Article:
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He returned to the Argylls and was stationed at the depot, Stirling Castle, when I was born.We moved to Aldershot, and then to the Isle of Wight, where I started school.And when abroad, the challenge of living in an alien culture may additionally be cushioned by, for instance, the availability of certain familiar British products and foods stocked by the Navy, Army and Air Force Institutes (NAAFI); medical and dental treatment and care; and, thanks to the British Forces Broadcasting Service (BFBS), British television and radio programmes.
At night, you had to get under the mosquito net as quickly as possible and let in as few of the pests as you could.
If the civilian aspects of life outside barracks, camps and garrisons (such as the climate, the language or dialect spoken and the currency used) can change with bewildering frequency (often within a matter of months, but more usually within the space of a year or two) the touchstones of army children's immediate environment 'within the wire' typically remain reassuringly constant.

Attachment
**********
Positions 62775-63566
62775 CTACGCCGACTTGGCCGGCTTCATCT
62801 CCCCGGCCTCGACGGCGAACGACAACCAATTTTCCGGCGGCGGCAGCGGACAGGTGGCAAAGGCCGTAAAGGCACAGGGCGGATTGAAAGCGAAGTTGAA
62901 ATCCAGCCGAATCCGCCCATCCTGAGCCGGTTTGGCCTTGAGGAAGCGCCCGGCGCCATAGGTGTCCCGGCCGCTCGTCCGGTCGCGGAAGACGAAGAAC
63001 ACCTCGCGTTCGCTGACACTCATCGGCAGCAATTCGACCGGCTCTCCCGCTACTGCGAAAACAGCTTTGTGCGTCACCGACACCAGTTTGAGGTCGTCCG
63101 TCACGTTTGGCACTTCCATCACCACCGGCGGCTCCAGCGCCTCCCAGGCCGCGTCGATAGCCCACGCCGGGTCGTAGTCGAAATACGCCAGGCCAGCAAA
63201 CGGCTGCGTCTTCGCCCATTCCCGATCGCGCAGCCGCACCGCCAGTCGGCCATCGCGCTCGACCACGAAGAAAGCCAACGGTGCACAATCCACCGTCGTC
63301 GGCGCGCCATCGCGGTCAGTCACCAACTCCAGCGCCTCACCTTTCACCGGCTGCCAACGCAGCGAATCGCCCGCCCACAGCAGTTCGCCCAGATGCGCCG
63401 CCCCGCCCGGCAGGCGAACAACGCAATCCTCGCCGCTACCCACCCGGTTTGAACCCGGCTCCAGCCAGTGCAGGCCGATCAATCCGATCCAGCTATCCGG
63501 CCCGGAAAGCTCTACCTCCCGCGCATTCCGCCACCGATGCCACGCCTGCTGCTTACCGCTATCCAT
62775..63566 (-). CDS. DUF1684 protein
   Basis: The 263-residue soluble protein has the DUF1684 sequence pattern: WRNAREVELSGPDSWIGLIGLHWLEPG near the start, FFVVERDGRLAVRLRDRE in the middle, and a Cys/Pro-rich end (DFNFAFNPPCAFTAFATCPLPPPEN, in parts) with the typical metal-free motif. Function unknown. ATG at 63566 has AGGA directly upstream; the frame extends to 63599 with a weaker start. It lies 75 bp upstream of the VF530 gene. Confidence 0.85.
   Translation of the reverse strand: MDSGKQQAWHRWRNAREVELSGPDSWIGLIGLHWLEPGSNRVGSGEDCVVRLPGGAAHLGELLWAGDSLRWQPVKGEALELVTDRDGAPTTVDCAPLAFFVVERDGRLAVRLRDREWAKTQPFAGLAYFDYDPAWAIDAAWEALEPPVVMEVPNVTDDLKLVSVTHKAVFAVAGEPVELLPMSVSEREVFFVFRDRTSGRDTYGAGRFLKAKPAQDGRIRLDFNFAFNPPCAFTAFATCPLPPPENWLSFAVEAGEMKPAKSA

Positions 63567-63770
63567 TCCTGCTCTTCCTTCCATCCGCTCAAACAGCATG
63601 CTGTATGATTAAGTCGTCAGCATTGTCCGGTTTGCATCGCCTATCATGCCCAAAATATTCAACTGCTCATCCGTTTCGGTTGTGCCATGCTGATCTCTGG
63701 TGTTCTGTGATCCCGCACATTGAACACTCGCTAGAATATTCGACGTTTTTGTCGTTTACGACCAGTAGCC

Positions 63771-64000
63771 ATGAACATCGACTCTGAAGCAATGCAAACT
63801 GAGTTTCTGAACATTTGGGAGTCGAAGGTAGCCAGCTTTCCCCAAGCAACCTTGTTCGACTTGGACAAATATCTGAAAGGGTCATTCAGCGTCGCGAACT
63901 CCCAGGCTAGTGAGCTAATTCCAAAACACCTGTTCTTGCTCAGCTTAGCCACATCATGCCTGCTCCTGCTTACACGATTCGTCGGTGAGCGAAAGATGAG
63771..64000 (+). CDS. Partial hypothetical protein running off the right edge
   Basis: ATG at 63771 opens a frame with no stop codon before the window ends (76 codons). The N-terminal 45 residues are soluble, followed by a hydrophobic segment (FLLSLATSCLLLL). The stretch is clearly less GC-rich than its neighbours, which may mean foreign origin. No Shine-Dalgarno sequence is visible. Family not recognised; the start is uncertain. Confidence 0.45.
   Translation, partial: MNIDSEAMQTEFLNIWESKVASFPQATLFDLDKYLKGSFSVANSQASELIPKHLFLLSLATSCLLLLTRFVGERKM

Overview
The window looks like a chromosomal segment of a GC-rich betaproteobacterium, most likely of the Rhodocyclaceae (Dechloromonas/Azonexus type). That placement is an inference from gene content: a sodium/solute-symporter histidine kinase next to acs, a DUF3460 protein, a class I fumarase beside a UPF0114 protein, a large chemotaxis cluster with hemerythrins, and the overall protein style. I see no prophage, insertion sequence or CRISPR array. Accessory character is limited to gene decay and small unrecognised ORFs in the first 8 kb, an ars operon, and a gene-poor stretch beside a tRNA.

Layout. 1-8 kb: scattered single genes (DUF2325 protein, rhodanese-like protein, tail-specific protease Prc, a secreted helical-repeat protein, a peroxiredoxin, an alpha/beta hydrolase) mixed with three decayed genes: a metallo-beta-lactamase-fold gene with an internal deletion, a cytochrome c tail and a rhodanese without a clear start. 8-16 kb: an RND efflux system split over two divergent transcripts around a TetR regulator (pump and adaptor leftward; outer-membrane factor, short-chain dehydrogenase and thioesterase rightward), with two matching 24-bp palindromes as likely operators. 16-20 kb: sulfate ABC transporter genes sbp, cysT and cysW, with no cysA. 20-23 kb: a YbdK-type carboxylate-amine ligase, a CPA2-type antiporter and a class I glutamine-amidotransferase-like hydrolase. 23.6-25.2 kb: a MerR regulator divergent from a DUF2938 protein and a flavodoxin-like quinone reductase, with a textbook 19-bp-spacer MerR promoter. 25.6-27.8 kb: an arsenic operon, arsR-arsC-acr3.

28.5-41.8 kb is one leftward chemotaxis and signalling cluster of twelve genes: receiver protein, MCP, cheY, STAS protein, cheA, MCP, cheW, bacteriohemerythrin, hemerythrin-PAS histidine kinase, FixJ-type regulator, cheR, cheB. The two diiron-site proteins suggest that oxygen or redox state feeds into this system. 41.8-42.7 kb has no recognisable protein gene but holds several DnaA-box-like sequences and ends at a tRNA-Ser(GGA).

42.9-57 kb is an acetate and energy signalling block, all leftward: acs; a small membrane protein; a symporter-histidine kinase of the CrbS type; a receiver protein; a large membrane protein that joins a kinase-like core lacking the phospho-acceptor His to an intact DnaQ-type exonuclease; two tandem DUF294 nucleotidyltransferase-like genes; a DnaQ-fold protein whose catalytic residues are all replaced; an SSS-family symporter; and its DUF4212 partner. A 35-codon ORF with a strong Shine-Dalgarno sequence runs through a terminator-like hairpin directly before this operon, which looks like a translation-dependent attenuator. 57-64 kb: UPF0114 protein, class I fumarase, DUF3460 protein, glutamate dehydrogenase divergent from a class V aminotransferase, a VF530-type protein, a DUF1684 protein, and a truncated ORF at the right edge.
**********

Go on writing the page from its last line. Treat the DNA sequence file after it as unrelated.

Over the centuries, the ways in which the British Army has catered for the families of its serving soldiers have gradually expanded from being limited to providing accommodation and schooling to supplying spiritual, community, practical and personal support and advice, courtesy of the chaplains, what is today known as the Army Welfare Service (AWS) and affiliated charitable bodies like the SSAFA) Forces Help.
There were steep paths up to the bungalows, and we had a donkey to help us get up and down them.
When we went to the shop, my mother led the donkey, I sat on its back, my little brother (aged three) was in one pannier and the other was for the shopping.